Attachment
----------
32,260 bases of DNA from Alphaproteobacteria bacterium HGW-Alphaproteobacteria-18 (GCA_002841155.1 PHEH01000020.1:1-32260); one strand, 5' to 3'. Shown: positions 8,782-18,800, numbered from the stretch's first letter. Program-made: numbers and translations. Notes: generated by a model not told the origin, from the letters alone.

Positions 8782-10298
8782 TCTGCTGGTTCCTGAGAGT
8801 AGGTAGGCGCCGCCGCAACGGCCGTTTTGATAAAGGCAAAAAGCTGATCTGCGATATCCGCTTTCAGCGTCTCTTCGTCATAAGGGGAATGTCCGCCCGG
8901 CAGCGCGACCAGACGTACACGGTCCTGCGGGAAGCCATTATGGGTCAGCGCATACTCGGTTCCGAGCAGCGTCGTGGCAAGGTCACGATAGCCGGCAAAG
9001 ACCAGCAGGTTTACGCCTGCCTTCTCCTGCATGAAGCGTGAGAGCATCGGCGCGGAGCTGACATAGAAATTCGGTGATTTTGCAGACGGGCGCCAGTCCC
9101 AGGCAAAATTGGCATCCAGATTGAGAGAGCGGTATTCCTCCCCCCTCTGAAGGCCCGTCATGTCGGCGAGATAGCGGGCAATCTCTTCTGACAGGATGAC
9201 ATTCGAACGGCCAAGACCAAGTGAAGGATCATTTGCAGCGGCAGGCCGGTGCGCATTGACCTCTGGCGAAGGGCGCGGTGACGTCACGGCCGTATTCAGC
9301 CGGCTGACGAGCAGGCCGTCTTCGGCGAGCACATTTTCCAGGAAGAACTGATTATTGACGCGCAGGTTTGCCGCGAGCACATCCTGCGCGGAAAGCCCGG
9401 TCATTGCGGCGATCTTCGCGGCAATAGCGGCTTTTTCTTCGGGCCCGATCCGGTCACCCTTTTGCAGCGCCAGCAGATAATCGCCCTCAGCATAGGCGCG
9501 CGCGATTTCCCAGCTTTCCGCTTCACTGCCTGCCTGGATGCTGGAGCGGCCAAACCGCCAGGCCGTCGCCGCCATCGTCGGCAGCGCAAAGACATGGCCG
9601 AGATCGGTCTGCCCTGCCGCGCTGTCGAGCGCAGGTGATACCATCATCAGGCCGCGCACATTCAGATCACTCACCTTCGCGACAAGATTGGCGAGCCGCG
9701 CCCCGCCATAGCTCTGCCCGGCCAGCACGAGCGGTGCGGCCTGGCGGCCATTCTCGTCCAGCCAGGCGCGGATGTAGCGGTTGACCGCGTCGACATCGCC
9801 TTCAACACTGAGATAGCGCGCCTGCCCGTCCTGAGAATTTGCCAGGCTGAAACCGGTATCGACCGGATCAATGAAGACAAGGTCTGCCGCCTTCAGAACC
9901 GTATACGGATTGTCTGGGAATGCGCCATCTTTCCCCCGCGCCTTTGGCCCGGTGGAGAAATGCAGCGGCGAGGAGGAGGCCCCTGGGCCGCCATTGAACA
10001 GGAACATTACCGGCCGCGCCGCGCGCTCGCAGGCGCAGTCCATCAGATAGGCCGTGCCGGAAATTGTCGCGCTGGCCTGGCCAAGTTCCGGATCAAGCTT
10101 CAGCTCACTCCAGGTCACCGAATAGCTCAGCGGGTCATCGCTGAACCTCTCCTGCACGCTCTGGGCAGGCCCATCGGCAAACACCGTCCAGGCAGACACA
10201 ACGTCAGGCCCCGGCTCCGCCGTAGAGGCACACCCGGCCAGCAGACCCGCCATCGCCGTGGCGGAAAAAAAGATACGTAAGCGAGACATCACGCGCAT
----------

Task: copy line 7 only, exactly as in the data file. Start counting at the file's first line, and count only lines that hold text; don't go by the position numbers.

9101 AGGCAAAATTGGCATCCAGATTGAGAGAGCGGTATTCCTCCCCCCTCTGAAGGCCCGTCATGTCGGCGAGATAGCGGGCAATCTCTTCTGACAGGATGAC